The intermediate node 300 comprises a plurality of line cards 310, a switch fabric card 330 and a route processor module 400 interconnected by a switch fabric backplane 320. The line cards 310 connect (interface) the switch 300 with the network 200. To that end, the line cards 310 receive and transmit data over the network using various protocols, such as OC-48c, DS0, T3 and so on. The line cards 310 are also coupled to the switch fabric backplane 320 and forward data received from the network to the switch fabric backplane 320, as well as transmit data received from the switch fabric backplane 320 to the network.

The switch fabric backplane 320 comprises logic and a backplane that provides an interface between the line cards 310, the route processor 400 and the switch fabric card 330. For example, the switch fabric backplane 320 provides interconnections between the cards that allow data and signals to be transferred from one card to another.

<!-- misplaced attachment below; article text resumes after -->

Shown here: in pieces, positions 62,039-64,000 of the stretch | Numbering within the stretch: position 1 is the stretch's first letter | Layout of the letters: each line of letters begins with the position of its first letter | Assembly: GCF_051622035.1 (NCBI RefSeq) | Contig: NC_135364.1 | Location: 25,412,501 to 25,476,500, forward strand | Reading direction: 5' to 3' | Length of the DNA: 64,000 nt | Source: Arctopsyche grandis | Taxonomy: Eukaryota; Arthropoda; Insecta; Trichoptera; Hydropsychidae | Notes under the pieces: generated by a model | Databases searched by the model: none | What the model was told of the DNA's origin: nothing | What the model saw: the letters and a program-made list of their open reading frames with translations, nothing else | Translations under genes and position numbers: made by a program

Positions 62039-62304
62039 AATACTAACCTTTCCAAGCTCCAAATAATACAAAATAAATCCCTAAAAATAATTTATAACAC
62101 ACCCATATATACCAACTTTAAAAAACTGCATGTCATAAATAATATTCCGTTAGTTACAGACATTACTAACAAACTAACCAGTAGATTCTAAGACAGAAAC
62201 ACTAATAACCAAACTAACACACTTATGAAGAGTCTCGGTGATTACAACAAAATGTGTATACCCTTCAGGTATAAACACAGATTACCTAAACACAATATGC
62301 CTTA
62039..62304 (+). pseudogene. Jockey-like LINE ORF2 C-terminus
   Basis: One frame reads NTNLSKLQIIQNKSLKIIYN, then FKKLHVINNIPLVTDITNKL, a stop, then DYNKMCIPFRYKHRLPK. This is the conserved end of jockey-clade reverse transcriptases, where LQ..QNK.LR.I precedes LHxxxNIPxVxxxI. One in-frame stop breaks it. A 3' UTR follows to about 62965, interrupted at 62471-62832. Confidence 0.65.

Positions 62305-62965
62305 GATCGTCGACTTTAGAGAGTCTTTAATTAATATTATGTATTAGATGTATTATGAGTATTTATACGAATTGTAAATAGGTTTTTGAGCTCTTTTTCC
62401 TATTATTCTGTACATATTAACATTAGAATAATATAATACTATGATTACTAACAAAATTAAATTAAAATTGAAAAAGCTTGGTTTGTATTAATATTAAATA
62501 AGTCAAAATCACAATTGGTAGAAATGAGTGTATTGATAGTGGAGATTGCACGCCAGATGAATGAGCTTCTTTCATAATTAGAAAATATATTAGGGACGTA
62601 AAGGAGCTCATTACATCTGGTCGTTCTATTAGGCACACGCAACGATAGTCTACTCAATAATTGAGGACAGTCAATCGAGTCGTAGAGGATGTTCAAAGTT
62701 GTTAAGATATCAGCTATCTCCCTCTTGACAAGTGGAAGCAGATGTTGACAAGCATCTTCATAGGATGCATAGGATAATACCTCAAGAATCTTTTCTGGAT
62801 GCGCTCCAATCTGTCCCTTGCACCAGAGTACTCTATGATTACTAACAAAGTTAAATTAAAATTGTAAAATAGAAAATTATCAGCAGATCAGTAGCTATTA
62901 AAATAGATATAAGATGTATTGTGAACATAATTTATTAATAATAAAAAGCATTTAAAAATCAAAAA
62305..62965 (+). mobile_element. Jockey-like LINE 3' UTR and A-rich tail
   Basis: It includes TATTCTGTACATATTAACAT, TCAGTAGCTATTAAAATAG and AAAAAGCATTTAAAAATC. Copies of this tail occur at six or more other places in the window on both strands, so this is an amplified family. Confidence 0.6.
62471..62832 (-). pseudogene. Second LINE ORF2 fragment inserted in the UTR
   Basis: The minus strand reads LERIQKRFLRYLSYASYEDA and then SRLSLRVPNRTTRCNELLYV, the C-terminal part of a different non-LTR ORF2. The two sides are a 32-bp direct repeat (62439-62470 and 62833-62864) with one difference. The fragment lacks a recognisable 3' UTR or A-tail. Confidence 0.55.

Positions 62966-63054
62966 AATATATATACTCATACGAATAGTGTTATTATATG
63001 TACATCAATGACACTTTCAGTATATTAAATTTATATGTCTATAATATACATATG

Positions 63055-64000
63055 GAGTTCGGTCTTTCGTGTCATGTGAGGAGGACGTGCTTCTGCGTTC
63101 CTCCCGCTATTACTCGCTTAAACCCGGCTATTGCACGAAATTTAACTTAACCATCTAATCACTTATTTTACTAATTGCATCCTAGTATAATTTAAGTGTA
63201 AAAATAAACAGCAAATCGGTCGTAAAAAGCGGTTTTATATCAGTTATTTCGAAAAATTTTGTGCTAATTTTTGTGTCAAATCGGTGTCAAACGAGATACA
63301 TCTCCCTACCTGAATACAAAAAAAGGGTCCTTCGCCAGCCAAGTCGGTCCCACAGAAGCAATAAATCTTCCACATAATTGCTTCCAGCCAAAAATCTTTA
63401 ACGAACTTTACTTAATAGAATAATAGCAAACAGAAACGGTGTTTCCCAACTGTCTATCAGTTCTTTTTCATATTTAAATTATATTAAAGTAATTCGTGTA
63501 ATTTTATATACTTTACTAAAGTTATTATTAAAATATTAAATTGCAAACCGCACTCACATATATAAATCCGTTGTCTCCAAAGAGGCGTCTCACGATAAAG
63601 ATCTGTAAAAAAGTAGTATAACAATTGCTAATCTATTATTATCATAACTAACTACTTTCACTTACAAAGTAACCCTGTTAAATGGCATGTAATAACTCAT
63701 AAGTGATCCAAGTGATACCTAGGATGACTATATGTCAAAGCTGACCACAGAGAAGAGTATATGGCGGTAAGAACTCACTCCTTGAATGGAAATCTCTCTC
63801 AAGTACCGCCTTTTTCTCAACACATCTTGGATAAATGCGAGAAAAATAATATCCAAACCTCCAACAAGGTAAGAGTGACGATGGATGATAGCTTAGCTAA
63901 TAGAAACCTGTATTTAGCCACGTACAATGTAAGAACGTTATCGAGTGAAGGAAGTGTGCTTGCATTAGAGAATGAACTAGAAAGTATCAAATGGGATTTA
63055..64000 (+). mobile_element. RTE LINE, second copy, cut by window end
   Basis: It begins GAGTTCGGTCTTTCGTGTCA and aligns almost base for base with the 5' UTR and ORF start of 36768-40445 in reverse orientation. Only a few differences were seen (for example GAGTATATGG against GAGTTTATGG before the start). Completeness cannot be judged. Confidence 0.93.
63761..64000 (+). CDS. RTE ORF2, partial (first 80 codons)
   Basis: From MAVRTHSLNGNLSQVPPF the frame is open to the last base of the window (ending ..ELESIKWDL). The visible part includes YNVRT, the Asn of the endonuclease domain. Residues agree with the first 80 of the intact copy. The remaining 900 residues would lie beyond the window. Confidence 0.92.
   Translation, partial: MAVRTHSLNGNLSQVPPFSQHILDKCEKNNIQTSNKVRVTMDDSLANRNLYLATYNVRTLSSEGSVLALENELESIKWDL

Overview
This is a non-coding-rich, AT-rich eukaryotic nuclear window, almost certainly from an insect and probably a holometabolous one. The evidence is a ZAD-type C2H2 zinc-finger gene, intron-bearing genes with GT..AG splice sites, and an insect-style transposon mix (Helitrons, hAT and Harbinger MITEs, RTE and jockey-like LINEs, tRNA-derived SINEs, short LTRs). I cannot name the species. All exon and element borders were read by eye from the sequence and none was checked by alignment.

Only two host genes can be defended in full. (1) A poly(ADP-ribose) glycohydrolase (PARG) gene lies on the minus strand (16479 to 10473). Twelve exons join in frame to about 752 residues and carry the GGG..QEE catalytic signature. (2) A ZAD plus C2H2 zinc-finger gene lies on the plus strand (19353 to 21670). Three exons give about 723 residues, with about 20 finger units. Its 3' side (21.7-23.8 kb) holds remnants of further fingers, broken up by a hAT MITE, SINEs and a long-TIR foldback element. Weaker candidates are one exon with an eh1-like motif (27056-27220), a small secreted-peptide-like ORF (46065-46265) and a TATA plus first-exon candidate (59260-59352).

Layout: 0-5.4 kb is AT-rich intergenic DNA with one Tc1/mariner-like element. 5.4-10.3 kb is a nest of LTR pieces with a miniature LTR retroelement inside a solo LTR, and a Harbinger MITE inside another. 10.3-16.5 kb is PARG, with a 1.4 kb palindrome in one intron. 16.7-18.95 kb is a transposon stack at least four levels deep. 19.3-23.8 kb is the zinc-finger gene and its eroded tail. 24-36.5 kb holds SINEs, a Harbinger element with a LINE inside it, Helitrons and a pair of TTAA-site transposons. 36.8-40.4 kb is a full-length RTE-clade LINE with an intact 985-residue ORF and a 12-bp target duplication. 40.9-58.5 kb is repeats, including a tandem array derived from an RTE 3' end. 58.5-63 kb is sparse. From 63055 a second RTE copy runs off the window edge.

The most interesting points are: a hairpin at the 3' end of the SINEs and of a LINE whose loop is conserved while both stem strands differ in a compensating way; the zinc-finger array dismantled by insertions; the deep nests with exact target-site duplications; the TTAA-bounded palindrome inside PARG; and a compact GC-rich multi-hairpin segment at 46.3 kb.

The switch fabric card 330 comprises switch fabric logic (switch fabric) that is configured to switch data between ports located on the cards coupled to the switch fabric backplane 320. Data is sent from a given port to the switch fabric card 330. The switch fabric card 330 applies the data to the switch fabric logic and selects a destination port. The data is then switched to the destination port.

The route processor module 400 is adapted to provide layer 3 processing for incoming packets. FIG. 4 is a block diagram of the route processor module 400 comprising a host processor 430, interface logic 440, a CAM 450, ATM “segmentation and reassembly” (SAR) logic 460 and a forwarding engine 480.